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Miami Today News -
poverty rate among highest in US, Census report says
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The City of Miami has one of the highest
poverty rates and one of the lowest median incomes among large US
cities, according to the Census Bureau's American Community Survey
The survey places Miami's poverty
rate at 26.9%, well above the state average of 12.6%, Miami-Dade
County's 16.4% and the national average of 13.3%.
residents living below the poverty line have the added burden of
dealing with some of the nation's highest median housing prices.
economists say they are not surprised by the findings.
seeing a significant influx of immigrants moving into the city and that
is increasing because the county's lower cost housing is in the
vicinity of the city," said Manuel Lasaga, president of Strategic
Information Analysis Inc. in Miami.
Mr. Lasaga said
the city's service-oriented economy and the high percentage of
residents employed in those fields also are a drag on wages.
ranked in the bottom five of cities of more than 250,000 people with
the highest poverty rates, joining Detroit, Buffalo, NY, Cincinnati and
Cleveland. The census data shows that 94,530 of Miami's 351,000
residents are living below poverty level.
median household income of $27,088 also ranked in the bottom four,
joining Cleveland, Detroit and Buffalo. That's well below the national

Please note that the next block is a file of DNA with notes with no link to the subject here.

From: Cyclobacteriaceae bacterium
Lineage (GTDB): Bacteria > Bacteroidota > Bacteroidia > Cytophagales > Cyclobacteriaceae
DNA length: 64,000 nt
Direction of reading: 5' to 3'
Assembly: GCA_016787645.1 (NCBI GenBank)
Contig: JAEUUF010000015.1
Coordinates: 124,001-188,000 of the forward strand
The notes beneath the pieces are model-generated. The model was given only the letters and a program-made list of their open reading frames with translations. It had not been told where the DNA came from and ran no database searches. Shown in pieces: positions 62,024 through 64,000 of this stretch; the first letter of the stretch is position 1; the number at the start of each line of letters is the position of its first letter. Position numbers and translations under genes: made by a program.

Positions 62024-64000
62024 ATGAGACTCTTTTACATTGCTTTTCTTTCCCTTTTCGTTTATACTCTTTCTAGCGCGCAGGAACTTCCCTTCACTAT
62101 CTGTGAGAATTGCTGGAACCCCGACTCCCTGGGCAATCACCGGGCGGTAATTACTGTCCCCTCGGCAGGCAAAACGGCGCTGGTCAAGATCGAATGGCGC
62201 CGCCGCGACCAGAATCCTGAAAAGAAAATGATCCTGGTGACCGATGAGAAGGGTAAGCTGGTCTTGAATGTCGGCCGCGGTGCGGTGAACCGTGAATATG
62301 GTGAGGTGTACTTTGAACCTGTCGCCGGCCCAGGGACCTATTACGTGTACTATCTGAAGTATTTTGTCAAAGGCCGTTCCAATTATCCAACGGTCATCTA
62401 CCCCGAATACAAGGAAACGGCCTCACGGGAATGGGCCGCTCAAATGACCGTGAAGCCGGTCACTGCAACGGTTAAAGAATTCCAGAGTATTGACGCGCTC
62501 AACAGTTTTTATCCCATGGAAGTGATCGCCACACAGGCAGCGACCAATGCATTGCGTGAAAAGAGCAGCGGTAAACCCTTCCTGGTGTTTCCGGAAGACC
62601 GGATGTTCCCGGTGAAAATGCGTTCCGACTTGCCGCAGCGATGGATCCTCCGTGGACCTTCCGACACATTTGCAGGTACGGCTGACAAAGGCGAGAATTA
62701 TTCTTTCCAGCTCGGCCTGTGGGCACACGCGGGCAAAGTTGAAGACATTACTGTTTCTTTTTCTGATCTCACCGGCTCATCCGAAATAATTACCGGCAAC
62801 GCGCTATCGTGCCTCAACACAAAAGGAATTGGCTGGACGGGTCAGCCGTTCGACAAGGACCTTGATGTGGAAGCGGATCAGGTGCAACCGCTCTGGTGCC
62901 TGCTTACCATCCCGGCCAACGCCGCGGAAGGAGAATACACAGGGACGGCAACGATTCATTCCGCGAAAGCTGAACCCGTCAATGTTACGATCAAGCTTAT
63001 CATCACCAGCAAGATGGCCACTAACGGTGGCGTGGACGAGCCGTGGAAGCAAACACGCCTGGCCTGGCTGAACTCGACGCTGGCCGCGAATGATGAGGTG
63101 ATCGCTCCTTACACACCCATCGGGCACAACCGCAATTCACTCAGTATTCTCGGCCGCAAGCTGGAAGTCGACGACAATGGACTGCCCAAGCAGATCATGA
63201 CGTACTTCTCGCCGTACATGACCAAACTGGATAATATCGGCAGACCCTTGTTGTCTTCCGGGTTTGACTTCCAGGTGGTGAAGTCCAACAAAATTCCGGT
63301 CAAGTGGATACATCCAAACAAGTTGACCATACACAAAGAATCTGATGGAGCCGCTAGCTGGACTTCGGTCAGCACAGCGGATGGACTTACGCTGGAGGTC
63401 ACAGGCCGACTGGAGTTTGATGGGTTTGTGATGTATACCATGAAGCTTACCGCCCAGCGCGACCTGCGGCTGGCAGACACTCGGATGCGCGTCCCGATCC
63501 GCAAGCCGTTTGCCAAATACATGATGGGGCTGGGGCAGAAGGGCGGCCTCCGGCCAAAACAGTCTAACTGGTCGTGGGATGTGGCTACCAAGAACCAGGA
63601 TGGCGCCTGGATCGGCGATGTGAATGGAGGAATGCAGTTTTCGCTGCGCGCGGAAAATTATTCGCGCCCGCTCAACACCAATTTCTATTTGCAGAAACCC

average of $48,451 and the state's $45,495.
Miami, there is a wide disparity of median household income between
non-Hispanic whites ($63,723), Hispanics ($25,673) and
Peter Thompson, an
economist at Florida International University, said the city attracts a
steady flow of newly-arrived, young and low-skilled immigrants who take
low-paying jobs, then leave the city as they become upwardly mobile.
That is reflected in lower poverty rates in surrounding areas such as
Miami Beach (17%) and Kendall (12%).
incubator effect the City of Miami has," said Tony Villamil, CEO of the
Washington Economics Group in Coral Gables. "They will go to Miami-Dade
Community College, many of them, and learn a skill or a trade and then
move on. There's not a lot of news in that sense \u2014 it's been
happening that way here for a while now."
Villamil said that the survey tends to skew Miami's data because it
does not count many of the city's affluent seasonal residents.
Thompson said a poor public education system and a high dropout rate
are also contributing to poverty figures.
would be the first thing to look at," he said.
survey found that 37% of Miami residents living below the poverty level
have less than a high school education.
second-generation immigrants are handicapped if their parents don't
learn English and are unable to participate in their children's
schooling, Mr. Thompson added.
While there are
pockets of lingering institutional poverty in the city, what would be
especially revealing, Mr. Villamil said, would be a study over a
10-year period to see if the same families in poverty then are the same
"You would find that a lot of those first
families are doing a lot better today," he said